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The Magic of Public-Private Partnerships: Really?

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Last week I was visited by election campaigners who wanted to sell me on the merits of their party for the upcoming Victorian election. I may be strange, but I actually was happy to be visited by door-knockers so I could ask them some questions. The Victorian election has been fought on competing infrastructure projects but there didn’t seem to be clear details on how the projects would be funded. Being fiscally responsible, I wanted to know how these projects would be funded. So I asked the door-knockers the question. And the answer I got was: “through the magic of PPPs [public-private partnerships].”

I was quite frankly stunned that someone in our digital world still believes in magic! And in such a brutal arena as politics, it was great to see that innocence wasn’t dead. Then the implications hit me: what kind of magic are we talking about here? White or black magic? Then you get into finer categories such as illusionism, sorcery and necromancy. If it was necromancy, this would have major implications for workplace relations. Would the government use zombies to build the infrastructure? There will be huge cost savings from using the undead. But you need to feed zombies brains which may pose a public safety issue to live humans. Furthermore, the building unions probably wouldn’t be happy that their members’ jobs will be stolen by zombies. I can see why the issue of infrastructure financing is hard to explain to voters.

Unfortunately, I had something on the stove so I had to cut the chat short. Nevertheless, the answer has been eating away at me I had to investigate it. Much to my disappointment, very little has been written on the intersection of magic and PPPs. Even more tragic, nothing has been written about zombies and infrastructure financing. Instead, I found all these papers on the legal and financial issues of PPPs. Fortunately, I still found these interesting and I think they may have provided a better answer to my question on how these major infrastructure projects could be financed.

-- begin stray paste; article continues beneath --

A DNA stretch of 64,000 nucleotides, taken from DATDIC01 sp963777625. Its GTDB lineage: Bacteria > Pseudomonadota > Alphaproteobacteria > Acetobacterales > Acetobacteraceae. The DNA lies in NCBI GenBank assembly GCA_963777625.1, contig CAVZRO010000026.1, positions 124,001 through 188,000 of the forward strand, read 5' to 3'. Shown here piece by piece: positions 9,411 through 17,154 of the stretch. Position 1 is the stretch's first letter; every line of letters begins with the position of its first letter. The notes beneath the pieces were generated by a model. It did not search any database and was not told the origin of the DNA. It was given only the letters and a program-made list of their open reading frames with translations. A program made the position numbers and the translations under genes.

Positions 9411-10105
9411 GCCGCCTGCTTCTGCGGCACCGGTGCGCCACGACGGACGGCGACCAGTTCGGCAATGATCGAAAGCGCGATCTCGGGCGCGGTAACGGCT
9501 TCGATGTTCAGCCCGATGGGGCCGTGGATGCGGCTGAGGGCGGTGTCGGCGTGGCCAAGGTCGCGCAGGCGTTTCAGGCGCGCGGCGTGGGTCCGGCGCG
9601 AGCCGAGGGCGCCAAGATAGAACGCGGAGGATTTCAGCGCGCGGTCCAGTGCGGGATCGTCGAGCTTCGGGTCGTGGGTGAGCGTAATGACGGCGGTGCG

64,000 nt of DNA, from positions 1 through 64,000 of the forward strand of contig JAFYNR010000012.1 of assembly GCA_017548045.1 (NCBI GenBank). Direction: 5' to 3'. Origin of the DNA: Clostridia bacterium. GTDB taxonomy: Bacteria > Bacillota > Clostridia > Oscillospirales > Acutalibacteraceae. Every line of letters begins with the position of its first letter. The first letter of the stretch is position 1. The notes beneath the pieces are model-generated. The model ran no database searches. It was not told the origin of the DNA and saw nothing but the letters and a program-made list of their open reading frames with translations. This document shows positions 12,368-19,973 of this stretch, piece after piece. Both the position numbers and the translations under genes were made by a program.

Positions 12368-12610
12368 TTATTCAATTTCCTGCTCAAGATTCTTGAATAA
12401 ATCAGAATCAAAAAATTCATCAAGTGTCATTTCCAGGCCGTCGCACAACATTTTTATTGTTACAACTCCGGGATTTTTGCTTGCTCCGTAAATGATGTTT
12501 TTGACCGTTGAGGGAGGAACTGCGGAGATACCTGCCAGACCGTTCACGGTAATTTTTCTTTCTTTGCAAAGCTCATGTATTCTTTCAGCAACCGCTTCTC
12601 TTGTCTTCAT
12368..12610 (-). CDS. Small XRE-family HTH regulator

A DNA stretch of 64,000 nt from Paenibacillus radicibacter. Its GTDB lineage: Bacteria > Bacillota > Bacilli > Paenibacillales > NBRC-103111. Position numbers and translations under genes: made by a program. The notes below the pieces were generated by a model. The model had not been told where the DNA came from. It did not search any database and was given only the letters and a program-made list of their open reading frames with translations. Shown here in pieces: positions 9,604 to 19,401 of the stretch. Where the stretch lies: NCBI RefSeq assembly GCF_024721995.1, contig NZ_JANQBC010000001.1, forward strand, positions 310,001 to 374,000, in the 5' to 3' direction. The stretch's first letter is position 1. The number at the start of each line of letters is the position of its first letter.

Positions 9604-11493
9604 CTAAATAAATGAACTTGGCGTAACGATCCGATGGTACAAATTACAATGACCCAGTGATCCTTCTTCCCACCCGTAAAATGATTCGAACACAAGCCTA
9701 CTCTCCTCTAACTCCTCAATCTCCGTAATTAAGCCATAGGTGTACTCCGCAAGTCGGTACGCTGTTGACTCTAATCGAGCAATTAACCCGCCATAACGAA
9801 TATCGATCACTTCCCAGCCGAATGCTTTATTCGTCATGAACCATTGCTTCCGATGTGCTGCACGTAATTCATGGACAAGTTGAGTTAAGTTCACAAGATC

One paper I found very useful and accessible for non-lawyers and finance types is a paper written by the law firm, Clayton Utz. It provides a good explanation on how PPPs work. Essentially, a PPP is a contract between the government and the special purpose vehicle (SPV) responsible for building and managing the infrastructure. PPPs can be for government-funded or user-funded infrastructure. User funding can be raised through tolls or fees. PPPs indeed do have some magic-like properties in terms of being more likely to be completed on time and fewer delays. But this is explained by the clever structuring of incentives where debt financiers (i.e. banks) are involved to monitor the progress of the build because they have skin in the game. But this didn’t necessarily answer my question, how do PPPs help finance major infrastructure projects?

Not all PPPs magically produce funding for infrastructure. Government-funded PPPs are, as their name implies, are funded by tax-payer. User-funded PPPs on the other hand do not require tax-payer contributions. Instead users are charged for using the infrastructure. So, PPPs aren’t really that magical – you pay either way. So while the government may be able to shift the funding burden onto the private sector through a user-funded arrangement, there is nothing magical about how the money is raised to finance the project.